In reply to an earlier post on Feb 11, 2013 5:24:47 PM PST
D. LEE says:
Oh I agree absolutely, when we get "grown"... There were a couple of things that just caught me off guard. I look for "why's" behind a statement or opinion. So, when she said she felt she was a bad influence on Whitney, I was looking for the "OK< you are certainly entitled to your opinion but why did you feel that way?" It's o.k but what things led you to feel that way? The specific examples she pointed to didn't seem to support her feelings. Now, as I said in my post, maybe she couldn't put it out there because of legal reasons, I get that but to give a blanket statement like that with no backup..Not dirt but "hey, why did you feel that way.
Second, I guess I thought the book was going to be one about the relationship between the mother and daughter because I thought they were closer than they actually were in terms of constant contact. When reading the book, I realized that although they were ALWAYS there for each other there were ong periods of
estrangment. So in some sense, my disappointment was based on my assumption. I agree though, Whitney was her own woman. I STILL listen to her when I need that motivation at the gym and NO ONE sang or will ever sing the National Anthem better than she did!
In reply to an earlier post on Feb 12, 2013 10:11:04 PM PST
[Deleted by the author on Feb 12, 2013 10:11:20 PM PST]
In reply to an earlier post on Feb 21, 2013 12:01:30 AM PST
E. Elliott says:
I agree with everything that you said. Cissy Houston is a sharp cookie and she's old school too. Even though I don't agree with some of the things she states, I respect that she had the chops to take a stand on her feelings even if its not the popular opinion. She was raised in the faith, and when you are old school in the faith, or anyone who has that strong faith will always take into account the lord when they are shaping their worldview. It took a lot of courage for her to write this book and I applaud her. I can only imagine how hard it was for her at times....no matter what others believe, I truly believe this is a family of remarkable women.
Posted on Feb 23, 2013 4:57:50 PM PST
The book was as respectful as could be. Didn't get the impression that Cissy was self righteous but she is an older woman who is set in her ways. The good thing is, Whitney was one of those people who continued to be true to herself despite hurdles. I give her mother credit for that.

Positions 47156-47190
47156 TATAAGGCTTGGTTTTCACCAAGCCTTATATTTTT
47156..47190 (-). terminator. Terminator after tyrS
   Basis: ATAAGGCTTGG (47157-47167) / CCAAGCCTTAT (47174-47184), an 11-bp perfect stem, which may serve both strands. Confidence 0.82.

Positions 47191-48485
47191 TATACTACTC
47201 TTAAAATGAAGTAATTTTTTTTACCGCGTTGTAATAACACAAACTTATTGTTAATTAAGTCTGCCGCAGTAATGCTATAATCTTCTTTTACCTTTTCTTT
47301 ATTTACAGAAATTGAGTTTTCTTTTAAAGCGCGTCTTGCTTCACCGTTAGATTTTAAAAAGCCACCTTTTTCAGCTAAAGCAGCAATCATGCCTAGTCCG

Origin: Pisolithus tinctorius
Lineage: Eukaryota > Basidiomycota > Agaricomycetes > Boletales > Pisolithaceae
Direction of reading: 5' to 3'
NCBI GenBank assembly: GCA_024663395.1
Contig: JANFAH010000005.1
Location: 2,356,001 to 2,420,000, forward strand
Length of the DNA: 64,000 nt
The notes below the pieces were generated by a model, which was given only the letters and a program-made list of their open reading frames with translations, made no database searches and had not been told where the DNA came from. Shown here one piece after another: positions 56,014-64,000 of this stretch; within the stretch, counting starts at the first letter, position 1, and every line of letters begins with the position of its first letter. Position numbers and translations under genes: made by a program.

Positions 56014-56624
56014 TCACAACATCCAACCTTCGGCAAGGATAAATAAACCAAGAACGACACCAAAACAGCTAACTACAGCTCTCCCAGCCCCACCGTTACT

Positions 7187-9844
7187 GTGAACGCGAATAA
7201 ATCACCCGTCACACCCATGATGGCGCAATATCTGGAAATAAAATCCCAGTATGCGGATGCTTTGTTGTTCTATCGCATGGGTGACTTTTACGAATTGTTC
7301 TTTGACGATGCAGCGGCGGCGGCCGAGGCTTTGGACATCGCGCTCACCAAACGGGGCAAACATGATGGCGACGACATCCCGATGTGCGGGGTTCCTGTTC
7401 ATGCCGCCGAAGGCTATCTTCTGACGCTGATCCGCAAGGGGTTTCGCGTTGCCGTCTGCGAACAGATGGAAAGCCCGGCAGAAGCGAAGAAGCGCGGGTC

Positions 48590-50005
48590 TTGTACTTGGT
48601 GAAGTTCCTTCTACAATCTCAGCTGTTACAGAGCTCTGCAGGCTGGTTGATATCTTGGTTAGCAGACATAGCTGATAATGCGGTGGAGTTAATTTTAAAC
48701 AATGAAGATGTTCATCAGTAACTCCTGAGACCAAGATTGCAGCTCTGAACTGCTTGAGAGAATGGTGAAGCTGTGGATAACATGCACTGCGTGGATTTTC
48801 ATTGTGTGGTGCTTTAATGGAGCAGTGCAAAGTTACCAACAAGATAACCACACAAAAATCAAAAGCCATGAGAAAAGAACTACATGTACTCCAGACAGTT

In reply to an earlier post on Feb 25, 2013 10:25:58 AM PST
Hope Ferguson says:
I enjoyed the parts about Cissy, because much of the information was new to me and it set Whitney and her life into context with her history and her family, making Whitney's story so much more textured for me. Cissy is an accomplished singer in her own right, and I enjoyed the parts about how much she had mentored Whitney in her professionalism. But throughout the book, the focus was on Whitney, through the lens of a mother's great love for her.
Posted on Mar 1, 2013 11:48:39 PM PST
Last edited by the author on Mar 1, 2013 11:51:49 PM PST
I did not understand why she did not like Robin Crawford, something about her personality bothered her. I did get the impression that Robin was definitely Whitney's friend and cared very much for her. I know from her interview with Oprah and reading her book that she would not have approved, if her daughter was gay. I did get plenty of facts as to what was really going on with Whitney and how her family and Clive Davis tried to keep her off drugs. Whitney was resisting and resisting the help and advice, all the way. She became such a burden and high maintenance for family and entourage because of her addiction. I did enjoy the book, but I felt so sad.
Posted on Mar 5, 2013 11:26:41 AM PST
Cynthia Thornton says: